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The RCMP struggles to comply with the requirements of the Official Languages ​​Act, recognizes its commissioner

Adrian Wyld La Presse Canadian RCMP Commissioner Michael Duheme on October 23

The Royal Canadian Mounted Police (RCMP) is struggling to comply with the requirements of the Official Languages ​​Act, acknowledged its commissioner, Michael Duheme.

“We sometimes have difficulty ensuring our full compliance with the law,” he declared Monday before the Standing Committee on Official Languages. A situation that he says he takes “very seriously”.

A new official languages ​​strategy will be implemented this fall. It provides in particular that “executives and regular officers at officer level who do not meet the bilingualism requirements” are “subject to evaluation” and “undergo training” so “that they comply with the requirements.”

Mr. Duheme was summoned by the committee after Radio-Canada revealed that several senior officers occupy bilingual positions even though they do not speak French and do not take courses to remedy this.

According to him, “ 87.5% of employees in bilingual positions meet the requirements of their position.” This percentage drops to 59% within the senior staff.

Out of 10 people, only 4 “have the valid profile,” he said, specifying that 2 of the 3 unilingual English-speaking members were previously exempt from bilingualism requirements since they work in British Columbia and Alberta, English-speaking provinces.

Shortage and operational requirements


The “challenge”, taken “very seriously” by the big boss of the RCMP, does not date “just from today” and is due to “several factors”. First, Mr. Duheme mentions the difficulty of freeing employees for training due to operational needs.

The RCMP in particular “has difficulty filling certain high-level bilingual positions […] We always look at bilingualism first and foremost. The reality is that there are key positions for which we need expertise in certain areas, and then, these people have not had the opportunity to learn French or a language second “. “[It] forces us, sometimes, on occasion, to fill a bilingual position with someone who is unilingual to truly meet the organization's mandate to ensure public safety. »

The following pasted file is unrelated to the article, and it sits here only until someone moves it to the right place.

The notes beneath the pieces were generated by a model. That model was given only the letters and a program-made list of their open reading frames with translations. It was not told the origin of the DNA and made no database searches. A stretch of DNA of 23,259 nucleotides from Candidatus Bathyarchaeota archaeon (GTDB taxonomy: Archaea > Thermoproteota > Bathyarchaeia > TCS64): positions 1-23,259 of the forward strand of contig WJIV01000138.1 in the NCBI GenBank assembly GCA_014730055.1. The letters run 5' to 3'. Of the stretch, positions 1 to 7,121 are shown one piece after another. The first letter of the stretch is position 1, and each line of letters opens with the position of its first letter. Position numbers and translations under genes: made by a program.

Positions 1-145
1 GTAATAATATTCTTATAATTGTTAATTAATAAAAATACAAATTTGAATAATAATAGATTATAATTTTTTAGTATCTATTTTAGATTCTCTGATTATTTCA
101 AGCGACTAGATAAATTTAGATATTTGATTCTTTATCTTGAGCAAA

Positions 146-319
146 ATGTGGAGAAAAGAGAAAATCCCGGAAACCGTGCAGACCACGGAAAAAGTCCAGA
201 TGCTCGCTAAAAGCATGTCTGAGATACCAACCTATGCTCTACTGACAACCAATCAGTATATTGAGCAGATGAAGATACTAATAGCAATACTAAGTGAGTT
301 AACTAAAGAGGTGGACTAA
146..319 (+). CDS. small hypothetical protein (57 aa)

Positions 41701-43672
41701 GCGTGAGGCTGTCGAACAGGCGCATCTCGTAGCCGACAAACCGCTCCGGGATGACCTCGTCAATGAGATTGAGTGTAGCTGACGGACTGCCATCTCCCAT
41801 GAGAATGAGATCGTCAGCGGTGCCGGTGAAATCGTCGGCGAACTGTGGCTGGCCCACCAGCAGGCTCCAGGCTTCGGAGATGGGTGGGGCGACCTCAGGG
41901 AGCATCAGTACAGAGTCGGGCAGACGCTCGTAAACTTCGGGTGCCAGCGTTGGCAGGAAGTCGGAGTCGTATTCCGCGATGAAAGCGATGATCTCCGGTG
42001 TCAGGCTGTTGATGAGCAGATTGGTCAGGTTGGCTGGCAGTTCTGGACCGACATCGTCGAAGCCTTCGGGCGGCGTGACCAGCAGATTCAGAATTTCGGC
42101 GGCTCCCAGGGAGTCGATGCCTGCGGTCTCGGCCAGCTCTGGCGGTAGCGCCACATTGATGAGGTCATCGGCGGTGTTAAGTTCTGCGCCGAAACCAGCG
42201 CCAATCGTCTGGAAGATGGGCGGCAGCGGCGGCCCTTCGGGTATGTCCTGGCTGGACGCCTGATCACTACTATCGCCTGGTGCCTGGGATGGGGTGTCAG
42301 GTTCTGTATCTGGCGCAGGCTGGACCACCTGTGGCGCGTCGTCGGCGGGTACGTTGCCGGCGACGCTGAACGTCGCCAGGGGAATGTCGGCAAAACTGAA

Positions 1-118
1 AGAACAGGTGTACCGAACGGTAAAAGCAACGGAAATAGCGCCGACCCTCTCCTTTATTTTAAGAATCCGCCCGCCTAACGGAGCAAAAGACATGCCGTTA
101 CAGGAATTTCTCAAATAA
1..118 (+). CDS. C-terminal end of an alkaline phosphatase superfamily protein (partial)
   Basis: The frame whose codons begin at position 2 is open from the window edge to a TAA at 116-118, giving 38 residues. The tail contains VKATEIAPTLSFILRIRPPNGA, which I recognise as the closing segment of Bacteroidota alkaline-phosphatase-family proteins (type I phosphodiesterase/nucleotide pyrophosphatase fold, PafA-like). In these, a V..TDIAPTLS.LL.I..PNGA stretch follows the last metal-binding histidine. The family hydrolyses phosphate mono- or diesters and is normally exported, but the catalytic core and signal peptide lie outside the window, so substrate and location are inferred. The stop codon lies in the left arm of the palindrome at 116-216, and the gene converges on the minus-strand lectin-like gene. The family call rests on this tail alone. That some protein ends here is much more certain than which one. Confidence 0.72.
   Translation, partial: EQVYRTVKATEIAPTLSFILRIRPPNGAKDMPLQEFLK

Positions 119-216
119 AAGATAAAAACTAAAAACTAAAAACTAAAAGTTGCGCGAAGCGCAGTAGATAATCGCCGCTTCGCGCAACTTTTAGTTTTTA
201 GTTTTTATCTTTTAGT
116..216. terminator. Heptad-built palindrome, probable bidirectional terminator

Incentives for learning both languages ​​are, however, in place, according to Mr. Duheme, who affirms that bilingualism is essential for employees who want to climb the organizational ladder and that 'it is associated with bonuses.

A second challenge is the labor shortage, from which the RCMP is no exception. “Fewer and fewer people are showing an interest” in the police function, notes Mr. Duheme, which at the same time reduces the pool of French-speaking employees, he maintains.

He indicates that efforts have been made to attract more staff, such as the end of the mobility imposition, which required employees to be able to work anywhere in the country.

The bilingualism requirements have, however, not been changed since the reform last June of the Official Languages ​​Act.

The RCMP's language training budget, however, increased from approximately $1.4 million to $2.5 million this year . Chief human resources officer Nadine Huggins also said the number of bilingual classes at the RCMP Academy in Regina has “started” to increase, from 2 to 3 this year.

< p>This report is supported by the Local Journalism Initiative, funded by the Government of Canada.

Teilor Stone

By Teilor Stone

Teilor Stone has been a reporter on the news desk since 2013. Before that she wrote about young adolescence and family dynamics for Styles and was the legal affairs correspondent for the Metro desk. Before joining Thesaxon , Teilor Stone worked as a staff writer at the Village Voice and a freelancer for Newsday, The Wall Street Journal, GQ and Mirabella. To get in touch, contact me through my teilor@nizhtimes.com 1-800-268-7116